I have spent a lot of time working with his data lately. The cyclical behavior of matching and separation rates is remarkable and should provide the key to the next level of understanding in business cycle research.  The more I work with this data the more I feel like I am beginning to understand consumer behavior during recessions. 

Matching rates, the probability of finding a job conditional on unemployment, begin to fall well before recessions begin and continue to fall well after the recession ends. Separation rates tend to rise at the beginning of recessions and tend to fall well before the end of the recession. Not surprisingly, the worst recessions in the post-war era (1958, 1982) are characterized by large changes in both rates.

In every post-war recession, the separation rate returned to more-or-less its long term average 4-to-6 months before the trough. The fall in separation rates also coincides with a rise in consumption. Apparently, consumption begins to rise once employed households no longer fear unemployment – a rational outcome. Consumption rises before unemployment falls.  Unemployed workers continue to have trouble finding work long after the recession ends.  But, their consumption is small and stable.  Employed worker consumption rises.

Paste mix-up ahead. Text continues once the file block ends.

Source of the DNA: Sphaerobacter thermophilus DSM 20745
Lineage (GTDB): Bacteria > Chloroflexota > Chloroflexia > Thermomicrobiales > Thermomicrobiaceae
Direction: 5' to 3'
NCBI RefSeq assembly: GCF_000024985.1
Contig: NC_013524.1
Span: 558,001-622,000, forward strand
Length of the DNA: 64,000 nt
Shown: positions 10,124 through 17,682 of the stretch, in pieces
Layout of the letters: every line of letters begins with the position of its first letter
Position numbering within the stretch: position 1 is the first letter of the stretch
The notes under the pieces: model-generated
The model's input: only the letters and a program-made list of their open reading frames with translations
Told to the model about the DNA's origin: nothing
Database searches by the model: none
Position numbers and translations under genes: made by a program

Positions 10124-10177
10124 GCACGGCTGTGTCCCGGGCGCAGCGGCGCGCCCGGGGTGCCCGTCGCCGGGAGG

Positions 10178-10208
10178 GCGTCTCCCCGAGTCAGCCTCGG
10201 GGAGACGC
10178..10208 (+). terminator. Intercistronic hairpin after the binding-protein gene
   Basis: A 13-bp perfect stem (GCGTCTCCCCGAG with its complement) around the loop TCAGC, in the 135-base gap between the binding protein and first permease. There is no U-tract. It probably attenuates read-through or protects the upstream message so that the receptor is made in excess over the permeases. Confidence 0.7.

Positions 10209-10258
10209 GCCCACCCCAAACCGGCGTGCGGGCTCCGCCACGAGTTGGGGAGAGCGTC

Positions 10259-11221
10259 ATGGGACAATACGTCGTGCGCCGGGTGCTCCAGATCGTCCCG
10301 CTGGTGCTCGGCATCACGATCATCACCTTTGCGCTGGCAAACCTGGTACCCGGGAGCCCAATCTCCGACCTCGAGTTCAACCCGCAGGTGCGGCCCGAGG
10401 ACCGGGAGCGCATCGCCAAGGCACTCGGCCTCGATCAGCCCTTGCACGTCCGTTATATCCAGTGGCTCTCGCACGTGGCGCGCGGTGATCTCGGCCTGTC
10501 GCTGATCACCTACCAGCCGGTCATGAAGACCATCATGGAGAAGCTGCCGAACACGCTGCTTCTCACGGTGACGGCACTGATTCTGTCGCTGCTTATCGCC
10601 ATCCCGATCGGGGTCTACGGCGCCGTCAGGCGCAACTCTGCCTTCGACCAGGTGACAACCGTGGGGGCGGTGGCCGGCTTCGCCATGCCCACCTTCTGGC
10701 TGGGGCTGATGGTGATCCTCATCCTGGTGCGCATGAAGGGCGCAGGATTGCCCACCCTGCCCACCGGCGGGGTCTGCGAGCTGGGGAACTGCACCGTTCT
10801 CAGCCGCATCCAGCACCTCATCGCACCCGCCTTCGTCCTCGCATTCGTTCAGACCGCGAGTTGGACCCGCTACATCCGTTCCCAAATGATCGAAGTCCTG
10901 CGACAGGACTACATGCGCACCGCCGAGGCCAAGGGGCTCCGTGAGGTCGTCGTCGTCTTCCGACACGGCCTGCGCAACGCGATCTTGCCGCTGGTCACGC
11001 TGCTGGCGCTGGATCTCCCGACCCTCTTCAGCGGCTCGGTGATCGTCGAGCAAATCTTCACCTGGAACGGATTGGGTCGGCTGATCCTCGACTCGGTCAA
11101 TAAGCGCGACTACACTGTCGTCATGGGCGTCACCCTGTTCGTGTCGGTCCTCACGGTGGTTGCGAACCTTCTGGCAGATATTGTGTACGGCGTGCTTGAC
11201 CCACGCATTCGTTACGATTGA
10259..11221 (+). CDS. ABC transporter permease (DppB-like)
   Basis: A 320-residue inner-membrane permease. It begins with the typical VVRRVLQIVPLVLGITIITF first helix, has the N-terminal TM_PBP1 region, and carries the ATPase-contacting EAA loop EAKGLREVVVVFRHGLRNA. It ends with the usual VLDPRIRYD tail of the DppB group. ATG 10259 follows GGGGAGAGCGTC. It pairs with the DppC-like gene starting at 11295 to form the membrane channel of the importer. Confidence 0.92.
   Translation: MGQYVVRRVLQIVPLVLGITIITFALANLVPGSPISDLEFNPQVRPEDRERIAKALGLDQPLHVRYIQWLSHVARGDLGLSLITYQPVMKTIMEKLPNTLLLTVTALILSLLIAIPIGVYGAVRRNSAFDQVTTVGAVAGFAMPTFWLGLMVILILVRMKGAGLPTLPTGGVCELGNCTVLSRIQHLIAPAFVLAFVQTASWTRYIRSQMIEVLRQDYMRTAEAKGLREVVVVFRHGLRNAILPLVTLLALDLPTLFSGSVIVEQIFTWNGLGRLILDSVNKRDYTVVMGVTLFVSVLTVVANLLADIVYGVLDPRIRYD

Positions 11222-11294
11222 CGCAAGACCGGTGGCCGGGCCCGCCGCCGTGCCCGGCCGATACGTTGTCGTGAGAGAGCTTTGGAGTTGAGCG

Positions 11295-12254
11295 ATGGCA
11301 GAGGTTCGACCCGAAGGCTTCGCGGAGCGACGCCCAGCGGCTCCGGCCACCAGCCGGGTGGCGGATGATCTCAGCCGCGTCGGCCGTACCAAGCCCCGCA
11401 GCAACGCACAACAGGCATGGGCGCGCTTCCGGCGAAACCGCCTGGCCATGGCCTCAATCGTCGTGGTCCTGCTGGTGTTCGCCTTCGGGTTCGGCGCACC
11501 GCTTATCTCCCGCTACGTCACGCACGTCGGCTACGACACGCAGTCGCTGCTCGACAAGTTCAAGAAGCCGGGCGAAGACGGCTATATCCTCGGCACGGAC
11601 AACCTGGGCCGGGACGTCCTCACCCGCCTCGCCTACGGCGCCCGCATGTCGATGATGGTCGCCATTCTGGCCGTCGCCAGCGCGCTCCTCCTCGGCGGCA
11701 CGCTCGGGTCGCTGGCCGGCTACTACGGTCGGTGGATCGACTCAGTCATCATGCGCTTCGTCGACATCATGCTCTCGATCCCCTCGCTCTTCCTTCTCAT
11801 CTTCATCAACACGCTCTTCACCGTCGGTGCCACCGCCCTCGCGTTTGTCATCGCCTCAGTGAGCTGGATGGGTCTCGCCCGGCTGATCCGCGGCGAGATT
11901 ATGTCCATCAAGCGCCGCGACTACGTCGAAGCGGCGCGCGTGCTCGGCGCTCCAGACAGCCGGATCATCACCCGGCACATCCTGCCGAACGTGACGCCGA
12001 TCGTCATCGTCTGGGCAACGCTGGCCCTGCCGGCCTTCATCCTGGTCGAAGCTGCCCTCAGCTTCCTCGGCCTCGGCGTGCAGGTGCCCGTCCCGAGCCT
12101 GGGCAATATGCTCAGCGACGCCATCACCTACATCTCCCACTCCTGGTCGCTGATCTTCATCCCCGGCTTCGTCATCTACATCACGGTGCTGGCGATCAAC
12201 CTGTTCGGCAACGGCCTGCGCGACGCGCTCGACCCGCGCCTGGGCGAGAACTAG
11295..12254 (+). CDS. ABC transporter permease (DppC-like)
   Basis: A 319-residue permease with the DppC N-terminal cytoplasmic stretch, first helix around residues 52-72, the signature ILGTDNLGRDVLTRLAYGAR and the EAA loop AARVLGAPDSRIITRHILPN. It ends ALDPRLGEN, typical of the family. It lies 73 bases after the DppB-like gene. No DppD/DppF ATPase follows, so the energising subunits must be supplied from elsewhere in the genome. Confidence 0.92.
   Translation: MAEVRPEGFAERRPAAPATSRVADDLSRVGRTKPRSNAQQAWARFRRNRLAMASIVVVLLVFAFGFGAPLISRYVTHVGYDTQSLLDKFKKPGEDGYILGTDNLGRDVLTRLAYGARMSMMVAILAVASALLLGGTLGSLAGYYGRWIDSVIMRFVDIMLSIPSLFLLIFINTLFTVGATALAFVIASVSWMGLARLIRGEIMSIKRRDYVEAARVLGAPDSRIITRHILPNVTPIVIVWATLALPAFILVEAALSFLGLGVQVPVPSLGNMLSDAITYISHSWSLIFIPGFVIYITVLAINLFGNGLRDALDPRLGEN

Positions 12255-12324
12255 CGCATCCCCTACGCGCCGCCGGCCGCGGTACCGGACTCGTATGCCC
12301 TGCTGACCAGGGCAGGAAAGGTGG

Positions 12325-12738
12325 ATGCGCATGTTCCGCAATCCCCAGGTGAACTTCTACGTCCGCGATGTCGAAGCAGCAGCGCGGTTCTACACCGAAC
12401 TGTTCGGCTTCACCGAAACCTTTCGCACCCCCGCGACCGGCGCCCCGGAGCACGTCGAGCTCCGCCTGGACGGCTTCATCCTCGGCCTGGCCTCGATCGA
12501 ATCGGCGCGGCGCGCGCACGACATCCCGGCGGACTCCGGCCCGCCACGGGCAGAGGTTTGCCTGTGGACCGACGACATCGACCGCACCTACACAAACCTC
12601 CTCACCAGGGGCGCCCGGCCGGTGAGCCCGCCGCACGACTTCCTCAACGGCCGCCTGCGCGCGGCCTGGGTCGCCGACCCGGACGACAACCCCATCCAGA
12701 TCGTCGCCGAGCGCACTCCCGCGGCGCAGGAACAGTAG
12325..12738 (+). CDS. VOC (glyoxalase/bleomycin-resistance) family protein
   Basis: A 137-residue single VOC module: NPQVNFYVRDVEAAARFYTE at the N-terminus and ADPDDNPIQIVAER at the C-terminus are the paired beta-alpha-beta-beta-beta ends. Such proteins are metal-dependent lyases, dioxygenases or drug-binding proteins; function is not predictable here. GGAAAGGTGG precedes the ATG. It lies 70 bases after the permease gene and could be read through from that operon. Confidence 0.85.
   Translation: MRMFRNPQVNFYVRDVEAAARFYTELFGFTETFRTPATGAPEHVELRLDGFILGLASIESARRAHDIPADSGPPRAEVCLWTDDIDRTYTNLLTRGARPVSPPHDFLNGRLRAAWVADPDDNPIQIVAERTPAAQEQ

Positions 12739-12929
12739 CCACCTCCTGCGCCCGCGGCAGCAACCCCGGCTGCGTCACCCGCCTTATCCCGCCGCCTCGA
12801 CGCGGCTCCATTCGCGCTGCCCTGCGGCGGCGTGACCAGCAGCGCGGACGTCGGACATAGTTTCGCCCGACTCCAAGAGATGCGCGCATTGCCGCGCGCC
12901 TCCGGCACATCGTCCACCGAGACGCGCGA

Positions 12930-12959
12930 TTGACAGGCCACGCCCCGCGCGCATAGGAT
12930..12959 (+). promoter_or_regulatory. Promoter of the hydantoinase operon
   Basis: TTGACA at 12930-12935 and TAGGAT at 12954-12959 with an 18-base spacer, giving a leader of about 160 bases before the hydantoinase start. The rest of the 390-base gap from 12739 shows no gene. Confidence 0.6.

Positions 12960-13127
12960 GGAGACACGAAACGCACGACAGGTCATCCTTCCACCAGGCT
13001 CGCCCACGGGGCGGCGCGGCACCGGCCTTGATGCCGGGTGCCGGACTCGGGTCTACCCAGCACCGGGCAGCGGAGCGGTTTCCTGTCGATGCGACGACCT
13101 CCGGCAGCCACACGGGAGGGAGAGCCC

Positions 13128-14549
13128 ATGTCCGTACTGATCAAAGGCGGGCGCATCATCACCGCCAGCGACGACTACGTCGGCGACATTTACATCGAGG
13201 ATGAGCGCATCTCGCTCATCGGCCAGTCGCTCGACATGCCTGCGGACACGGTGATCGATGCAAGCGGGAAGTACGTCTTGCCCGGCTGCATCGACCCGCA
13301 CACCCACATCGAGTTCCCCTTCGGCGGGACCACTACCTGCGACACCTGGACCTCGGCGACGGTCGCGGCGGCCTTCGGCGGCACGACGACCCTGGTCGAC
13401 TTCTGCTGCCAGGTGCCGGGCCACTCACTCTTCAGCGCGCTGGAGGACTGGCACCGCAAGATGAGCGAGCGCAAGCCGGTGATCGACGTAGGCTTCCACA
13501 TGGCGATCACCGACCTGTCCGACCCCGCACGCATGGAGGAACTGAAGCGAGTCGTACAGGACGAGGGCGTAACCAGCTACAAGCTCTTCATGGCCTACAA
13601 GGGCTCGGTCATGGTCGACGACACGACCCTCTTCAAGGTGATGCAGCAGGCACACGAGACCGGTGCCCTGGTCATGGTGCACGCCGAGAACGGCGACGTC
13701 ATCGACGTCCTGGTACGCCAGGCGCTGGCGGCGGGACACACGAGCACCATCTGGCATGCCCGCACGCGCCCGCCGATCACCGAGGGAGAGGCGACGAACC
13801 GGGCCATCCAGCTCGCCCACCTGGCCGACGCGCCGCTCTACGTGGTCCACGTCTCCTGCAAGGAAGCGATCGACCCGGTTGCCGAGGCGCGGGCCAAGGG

As a result of this research, I am beginning to have more faith in the signals emitted by the JOLTS data. First, take a look at the picture below. The picture shows the number of hires each month in the JOLTS data from late 2000 to January 2009. Amazingly, the number of hires began to fall as early as January 2006, the same month the housing market turned sour.  This data is consistent with the duration of unemployment calculated from the household survey.  The average duration of unemployment is now at a record high, implying a record low probability of finding a job conditional on unemployment. 

 This is the clearest piece of data I have yet come across to indicate that the collapse of the housing market was not a random event. The decline in hire rates reduces the permanent income of households. People realize that conditional on losing their job, new work will be harder to find. Households also seem to know that this trend tends to have long cyclical properties – a decline in the series today is likely to signal a long period of increasingly lower matching rates.

Of course, I want to know if the recession is over, or if the recession has yet to end, when it is likely to end.  Take a careful look at the very end of the hires graph.  Hires spiked upward July but have since fallen back.  Granted the fallback is only two months worth of data, but it is consistent with a labor market that tried to improve and then suffered a setback.  This is consistent with employment data (discussed here) and it is consistent with the picture from the separation rate. 

As I showed in March, the separation rate the total number of separations has been steadily falling since early 2007. This data alone would indicate that flows into unemployment should be falling, quite the opposite of our experience over this period.  Again, note the July bobble in separations.